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Monitor Application Performance

Application Observability

As the digital landscape continues to evolve, organizations have moved away from monolithic applications to complex cloud-native, distributed environments. The dynamic nature of these modern architectures has lead IT operations, DevOps, and Site Reliability Engineers (SRE) teams prioritize application observability to understand their environments better.

With development teams under increasing pressure to drive shorter development cycles, produce higher quality software, and innovate faster, they are looking for better methodologies to efficiently monitor, troubleshoot, and debug application performance issues. With application observability, teams can continuously discover and collect application performance telemetry by integrating with existing instrumentation built into application and infrastructure components, providing contextual insights into the what, where, and why of issues.

Application Monitoring and Observability

Application Observability - ManageEngine Applications Manager

Observability and monitoring are often used interchangeably in the IT sphere. While they have a symbiotic relationship, they are not interchangeable. The difference between application monitoring and observability hinges upon the fact that monitoring provides visibility only into "known unknowns"-metrics you already know to watch out for. Observability gives details regarding conditions you didn't even know you had to look for.

Application performance monitoring (APM) tools typically focus on monitoring critical business transactions, infrastructure monitoring, delivering flawless user experience, and more. They provide contextual visibility into the availability, health, and performance of the entire application infrastructure, alert when the behavior deviates from normal, and deliver instantaneous feedback regarding system failures. For example, while monitoring a SQL server you might want to know about the best performing queries, slow queries, average response time, and more. Monitoring will help you spot patterns that can cause problems with respect to these critical metrics.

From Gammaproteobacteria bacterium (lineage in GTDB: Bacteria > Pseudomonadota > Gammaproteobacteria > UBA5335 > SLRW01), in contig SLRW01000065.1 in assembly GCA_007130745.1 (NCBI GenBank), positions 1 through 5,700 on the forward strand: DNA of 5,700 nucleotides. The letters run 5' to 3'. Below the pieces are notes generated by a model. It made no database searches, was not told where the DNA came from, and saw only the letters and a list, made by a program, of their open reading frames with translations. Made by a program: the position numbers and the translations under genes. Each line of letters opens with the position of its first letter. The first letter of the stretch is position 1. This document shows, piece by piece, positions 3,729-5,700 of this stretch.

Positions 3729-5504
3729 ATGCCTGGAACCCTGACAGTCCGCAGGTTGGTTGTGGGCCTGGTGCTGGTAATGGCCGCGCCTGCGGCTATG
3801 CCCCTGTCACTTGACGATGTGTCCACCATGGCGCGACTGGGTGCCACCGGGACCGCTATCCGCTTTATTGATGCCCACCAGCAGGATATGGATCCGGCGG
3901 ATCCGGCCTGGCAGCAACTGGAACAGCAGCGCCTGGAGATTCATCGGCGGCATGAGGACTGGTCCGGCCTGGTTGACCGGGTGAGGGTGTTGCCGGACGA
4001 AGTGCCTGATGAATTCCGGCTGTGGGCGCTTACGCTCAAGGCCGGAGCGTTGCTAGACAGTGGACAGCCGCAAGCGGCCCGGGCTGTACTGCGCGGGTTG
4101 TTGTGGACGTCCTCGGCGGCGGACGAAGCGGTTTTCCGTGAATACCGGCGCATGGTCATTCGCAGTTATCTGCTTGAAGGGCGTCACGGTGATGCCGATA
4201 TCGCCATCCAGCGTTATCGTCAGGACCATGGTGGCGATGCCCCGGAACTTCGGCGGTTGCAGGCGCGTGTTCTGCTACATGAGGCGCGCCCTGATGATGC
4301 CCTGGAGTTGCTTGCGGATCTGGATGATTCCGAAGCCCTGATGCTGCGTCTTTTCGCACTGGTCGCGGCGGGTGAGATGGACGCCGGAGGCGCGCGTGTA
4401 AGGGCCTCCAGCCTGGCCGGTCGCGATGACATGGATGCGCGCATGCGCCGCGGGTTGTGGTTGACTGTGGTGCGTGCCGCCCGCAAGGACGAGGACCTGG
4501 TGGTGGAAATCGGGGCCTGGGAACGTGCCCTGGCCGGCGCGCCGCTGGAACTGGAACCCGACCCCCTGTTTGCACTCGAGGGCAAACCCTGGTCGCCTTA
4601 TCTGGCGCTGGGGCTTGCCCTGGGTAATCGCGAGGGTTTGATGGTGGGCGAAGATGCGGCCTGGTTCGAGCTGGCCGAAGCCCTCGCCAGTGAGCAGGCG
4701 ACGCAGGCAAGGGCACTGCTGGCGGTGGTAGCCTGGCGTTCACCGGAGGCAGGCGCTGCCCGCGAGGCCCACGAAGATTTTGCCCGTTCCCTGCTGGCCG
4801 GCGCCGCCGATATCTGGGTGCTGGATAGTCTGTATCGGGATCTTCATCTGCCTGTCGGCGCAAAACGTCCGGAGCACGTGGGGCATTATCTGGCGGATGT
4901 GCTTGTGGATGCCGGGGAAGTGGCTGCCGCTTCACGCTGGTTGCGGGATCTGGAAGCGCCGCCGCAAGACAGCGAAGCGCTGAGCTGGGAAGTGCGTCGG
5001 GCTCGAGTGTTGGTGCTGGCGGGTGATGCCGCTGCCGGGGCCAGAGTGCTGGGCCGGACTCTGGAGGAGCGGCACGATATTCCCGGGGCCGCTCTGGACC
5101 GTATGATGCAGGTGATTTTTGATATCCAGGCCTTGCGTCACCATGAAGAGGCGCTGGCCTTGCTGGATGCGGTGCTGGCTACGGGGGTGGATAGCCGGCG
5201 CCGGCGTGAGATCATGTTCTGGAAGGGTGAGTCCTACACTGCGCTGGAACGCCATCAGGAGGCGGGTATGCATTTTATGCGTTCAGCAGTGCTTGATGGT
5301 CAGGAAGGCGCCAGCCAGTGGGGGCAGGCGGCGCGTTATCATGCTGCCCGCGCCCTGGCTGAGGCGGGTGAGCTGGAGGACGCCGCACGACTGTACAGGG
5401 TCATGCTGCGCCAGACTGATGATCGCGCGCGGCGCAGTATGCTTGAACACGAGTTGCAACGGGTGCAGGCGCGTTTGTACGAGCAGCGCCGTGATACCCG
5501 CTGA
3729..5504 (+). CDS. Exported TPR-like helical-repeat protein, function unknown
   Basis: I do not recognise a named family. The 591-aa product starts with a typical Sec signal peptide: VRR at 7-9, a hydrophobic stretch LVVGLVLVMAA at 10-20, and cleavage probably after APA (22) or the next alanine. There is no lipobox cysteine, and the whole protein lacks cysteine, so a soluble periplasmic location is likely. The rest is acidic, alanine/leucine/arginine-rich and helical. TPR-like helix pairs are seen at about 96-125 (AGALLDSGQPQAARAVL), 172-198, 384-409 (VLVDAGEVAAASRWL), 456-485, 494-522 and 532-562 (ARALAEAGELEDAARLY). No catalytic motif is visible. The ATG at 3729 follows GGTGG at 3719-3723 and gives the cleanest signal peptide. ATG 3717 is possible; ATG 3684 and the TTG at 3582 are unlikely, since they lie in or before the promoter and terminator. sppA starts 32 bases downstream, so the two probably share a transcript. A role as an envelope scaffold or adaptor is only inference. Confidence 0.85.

However, application monitoring has its own limitations when it comes to diagnosing failures and issues in distributed architectures that have an array of dependencies. This is where application observability tools comes to play. It builds on APM data collection methods to better understand the internal state of the system and then monitor, troubleshoot, and deploy them. In short, application observability goes hand in hand with APM and creating an observable system is achieved as a part of implementing a robust application monitoring strategy.

Components of application observability

Typically, there are four components that help implement application observability:

Application Monitoring and Observability - ManageEngine Applications Manager
  • Instrumentation: Instrumentation uses agents to measure and track data that flows through the application. Instrumentation can aid in collecting telemetry data like metrics, events, logs, traces (MELT) from containers, services, application servers, and other components across the infrastructure.
  • Data correlation: Understanding the data collected from various entities is critical to establish correlation between them. Analyzing data can also help discover any abnormalities in patterns.
  • Incident response: Staying aware of outages will help application support and help desk teams to respond to incidents faster.
  • AIOps: AIOps helps in improving the efficiency of your modern infrastructure by accelerating incident response. AIOps tools leverage machine learning models to automate critical application processes. Full-stack application observability data can be fed into these tools to eliminate false alarms, proactively detect issues, and accelerate mean time to resolution (MTTR).